British recruitment firm Michael Page International warned its banking business has begun to slow as the recent turmoil in global financial markets adds to hiring freezes that are starting to bite.
Major European banks such as Barclays, HSBC, Lloyds and UBS have announced thousands of job cuts over the last two months, as the industry grapples with tougher regulation and the impact of the spreading Eurozone sovereign debt crisis on investment banking operations.
On top of that, recent sharp falls in world stock markets on global growth fears, have prompted banks to hold off any hiring decisions, said Michael Page chief executive Steve Ingham.
Michael Page, which finds jobs for people in finance, accounting and legal services, makes about 10 per cent of its gross profit through its banking business.
Article continues below
"Since this turmoil has arisen in the last few weeks these announcements have meant that a lot of our banking clients have just held their breath and slowed down on recruitment and therefore our growth has slowed a little," Ingham said yesterday.
Shares in the company, which raised its half-year dividend by 12.8 per cent to 3.25 pence, were down 12 per cent at 1015 GMT in London.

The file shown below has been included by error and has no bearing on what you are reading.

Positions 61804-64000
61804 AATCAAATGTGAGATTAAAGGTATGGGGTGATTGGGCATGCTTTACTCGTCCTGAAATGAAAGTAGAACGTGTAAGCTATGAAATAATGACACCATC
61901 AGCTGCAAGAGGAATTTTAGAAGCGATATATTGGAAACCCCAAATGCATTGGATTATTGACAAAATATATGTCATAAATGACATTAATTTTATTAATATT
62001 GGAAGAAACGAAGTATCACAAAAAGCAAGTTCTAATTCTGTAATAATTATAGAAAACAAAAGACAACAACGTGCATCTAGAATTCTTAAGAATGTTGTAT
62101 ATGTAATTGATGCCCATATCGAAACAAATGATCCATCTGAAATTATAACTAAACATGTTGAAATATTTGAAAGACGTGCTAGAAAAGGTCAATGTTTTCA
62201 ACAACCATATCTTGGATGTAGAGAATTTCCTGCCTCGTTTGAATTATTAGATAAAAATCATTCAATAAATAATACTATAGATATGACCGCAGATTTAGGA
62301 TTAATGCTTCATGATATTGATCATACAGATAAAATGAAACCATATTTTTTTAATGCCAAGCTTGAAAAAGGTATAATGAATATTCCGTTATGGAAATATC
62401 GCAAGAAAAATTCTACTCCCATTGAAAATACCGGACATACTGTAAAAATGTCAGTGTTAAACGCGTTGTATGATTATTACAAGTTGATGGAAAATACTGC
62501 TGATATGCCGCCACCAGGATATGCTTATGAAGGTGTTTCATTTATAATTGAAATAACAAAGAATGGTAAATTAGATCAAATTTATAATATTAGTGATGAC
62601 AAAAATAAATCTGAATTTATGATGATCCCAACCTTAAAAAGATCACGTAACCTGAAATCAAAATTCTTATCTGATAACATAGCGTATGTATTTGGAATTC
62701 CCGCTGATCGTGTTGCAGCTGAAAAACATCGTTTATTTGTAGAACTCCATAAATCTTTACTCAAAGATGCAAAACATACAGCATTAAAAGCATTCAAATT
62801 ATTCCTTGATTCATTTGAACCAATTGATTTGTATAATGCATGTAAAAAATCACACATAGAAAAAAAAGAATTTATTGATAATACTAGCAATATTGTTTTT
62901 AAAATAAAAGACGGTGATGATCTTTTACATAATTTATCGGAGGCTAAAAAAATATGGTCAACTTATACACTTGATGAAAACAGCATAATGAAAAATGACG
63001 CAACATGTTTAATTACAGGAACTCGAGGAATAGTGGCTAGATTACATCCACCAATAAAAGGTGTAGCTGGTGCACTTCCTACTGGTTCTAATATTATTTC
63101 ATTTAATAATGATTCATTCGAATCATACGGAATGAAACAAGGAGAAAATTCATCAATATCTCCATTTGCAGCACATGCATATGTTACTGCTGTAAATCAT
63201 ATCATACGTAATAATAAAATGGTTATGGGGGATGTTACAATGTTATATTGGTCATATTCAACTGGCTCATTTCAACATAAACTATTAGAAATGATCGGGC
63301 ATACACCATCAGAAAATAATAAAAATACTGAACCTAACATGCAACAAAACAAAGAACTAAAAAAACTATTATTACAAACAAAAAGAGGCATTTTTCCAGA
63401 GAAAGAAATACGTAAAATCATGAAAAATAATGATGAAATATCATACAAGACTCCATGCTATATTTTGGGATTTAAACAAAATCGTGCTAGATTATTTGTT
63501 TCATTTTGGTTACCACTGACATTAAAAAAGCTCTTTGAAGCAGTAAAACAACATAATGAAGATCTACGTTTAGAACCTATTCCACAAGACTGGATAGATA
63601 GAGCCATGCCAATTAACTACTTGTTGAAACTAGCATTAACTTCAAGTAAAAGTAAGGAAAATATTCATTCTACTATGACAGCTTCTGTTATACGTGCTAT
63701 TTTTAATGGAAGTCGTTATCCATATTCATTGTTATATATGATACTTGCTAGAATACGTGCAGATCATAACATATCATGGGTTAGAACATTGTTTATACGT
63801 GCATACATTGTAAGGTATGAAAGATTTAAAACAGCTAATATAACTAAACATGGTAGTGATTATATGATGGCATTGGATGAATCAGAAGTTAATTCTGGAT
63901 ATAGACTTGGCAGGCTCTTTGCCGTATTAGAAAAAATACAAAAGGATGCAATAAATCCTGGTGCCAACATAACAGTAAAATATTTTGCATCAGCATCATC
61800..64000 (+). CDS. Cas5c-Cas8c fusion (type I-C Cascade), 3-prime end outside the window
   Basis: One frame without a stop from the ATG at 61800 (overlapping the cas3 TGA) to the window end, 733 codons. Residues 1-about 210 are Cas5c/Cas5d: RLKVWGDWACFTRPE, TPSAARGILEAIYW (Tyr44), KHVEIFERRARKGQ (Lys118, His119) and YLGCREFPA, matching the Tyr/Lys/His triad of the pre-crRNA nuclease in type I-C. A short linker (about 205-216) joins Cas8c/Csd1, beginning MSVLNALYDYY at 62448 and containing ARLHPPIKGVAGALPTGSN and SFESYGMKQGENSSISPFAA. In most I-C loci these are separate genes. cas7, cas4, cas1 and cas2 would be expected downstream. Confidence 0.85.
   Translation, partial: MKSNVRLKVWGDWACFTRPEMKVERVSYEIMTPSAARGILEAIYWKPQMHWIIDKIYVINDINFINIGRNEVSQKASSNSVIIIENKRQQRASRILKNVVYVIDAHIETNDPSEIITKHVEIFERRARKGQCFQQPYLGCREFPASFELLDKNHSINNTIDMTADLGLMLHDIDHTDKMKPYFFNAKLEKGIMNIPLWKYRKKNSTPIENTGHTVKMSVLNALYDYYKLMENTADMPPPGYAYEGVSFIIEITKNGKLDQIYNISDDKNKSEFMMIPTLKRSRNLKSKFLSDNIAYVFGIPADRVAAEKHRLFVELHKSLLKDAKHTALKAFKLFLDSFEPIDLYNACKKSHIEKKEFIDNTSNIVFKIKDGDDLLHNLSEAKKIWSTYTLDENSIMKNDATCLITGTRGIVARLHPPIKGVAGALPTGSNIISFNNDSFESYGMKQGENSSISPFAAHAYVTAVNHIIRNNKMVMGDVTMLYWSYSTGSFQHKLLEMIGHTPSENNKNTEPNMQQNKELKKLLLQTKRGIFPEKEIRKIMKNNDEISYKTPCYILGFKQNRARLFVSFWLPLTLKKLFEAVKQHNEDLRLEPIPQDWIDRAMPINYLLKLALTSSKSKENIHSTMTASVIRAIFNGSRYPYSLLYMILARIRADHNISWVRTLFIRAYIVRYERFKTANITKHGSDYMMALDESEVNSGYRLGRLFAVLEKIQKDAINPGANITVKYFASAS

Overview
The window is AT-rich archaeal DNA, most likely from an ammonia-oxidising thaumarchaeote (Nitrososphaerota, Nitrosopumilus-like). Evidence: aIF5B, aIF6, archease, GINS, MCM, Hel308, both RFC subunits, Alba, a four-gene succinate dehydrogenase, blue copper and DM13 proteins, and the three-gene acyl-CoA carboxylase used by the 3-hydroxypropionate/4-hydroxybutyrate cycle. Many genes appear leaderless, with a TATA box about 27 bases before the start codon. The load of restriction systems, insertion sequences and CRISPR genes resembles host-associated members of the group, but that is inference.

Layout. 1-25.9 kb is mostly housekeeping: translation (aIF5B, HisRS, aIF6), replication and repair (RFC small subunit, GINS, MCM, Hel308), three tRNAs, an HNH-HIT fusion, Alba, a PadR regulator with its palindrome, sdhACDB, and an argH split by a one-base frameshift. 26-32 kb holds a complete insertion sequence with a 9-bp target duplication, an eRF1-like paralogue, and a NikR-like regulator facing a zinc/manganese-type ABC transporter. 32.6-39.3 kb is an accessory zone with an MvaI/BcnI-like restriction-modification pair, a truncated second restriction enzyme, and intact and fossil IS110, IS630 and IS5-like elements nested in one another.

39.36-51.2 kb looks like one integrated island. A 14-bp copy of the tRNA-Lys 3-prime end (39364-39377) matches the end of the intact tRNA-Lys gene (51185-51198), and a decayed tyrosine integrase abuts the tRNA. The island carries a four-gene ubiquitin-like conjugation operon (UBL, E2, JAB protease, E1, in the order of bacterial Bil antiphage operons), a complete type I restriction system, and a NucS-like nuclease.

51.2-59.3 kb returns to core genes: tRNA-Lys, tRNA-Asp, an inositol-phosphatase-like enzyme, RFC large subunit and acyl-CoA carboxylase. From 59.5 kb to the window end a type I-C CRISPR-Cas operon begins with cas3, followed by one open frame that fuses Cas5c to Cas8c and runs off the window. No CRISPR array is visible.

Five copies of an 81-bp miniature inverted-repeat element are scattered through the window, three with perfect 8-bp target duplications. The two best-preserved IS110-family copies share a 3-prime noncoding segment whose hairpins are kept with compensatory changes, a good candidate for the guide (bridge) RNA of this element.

Michael Page said on Monday that pre-tax profit in the first six months to June 30 rose 38 per cent to £45.5 million (Dh273.39 million) on group gross profit of £275.1 million, missing analysts' forecasts. Altium Securities cited a pretax profit consensus of £51.5 million.
Investec analyst Robert Morton, who had forecast pretax profit of £48.5 million, said he would be reducing full-year forecasts:
"The group has seen further strong recovery in the first half of the year, albeit not quite up to our expectations. In addition, the recent turmoil in world financial markets will have some impact on global growth rates," he wrote in a note.
Shares in Michael Page had already dropped by nearly 25 per cent in the last month as investors reacted to a report from fellow recruiter Hays of a weak UK market with the financial services sector slowing down.
Michael Page said it expected growth in its European, Asian and Latin America businesses, while the UK market would remain challenging although there would be modest growth there.
"We see Asia and Latin America remaining strong, we are clearly cautious in terms of the UK, North America and parts of Europe but at the moment our growth in Europe is very strong with growth in every country," Ingham said.
"We will continue to invest in the second half as well and assuming things don't radically change, and there is no reason to think that right now. It wouldn't be unlikely that our headcount growth would be similar to that of the first half [around 600]."
The group, which makes 76 per cent of gross profit from outside the UK, said that apart from the banking sector slowdown, trading in July had been strong.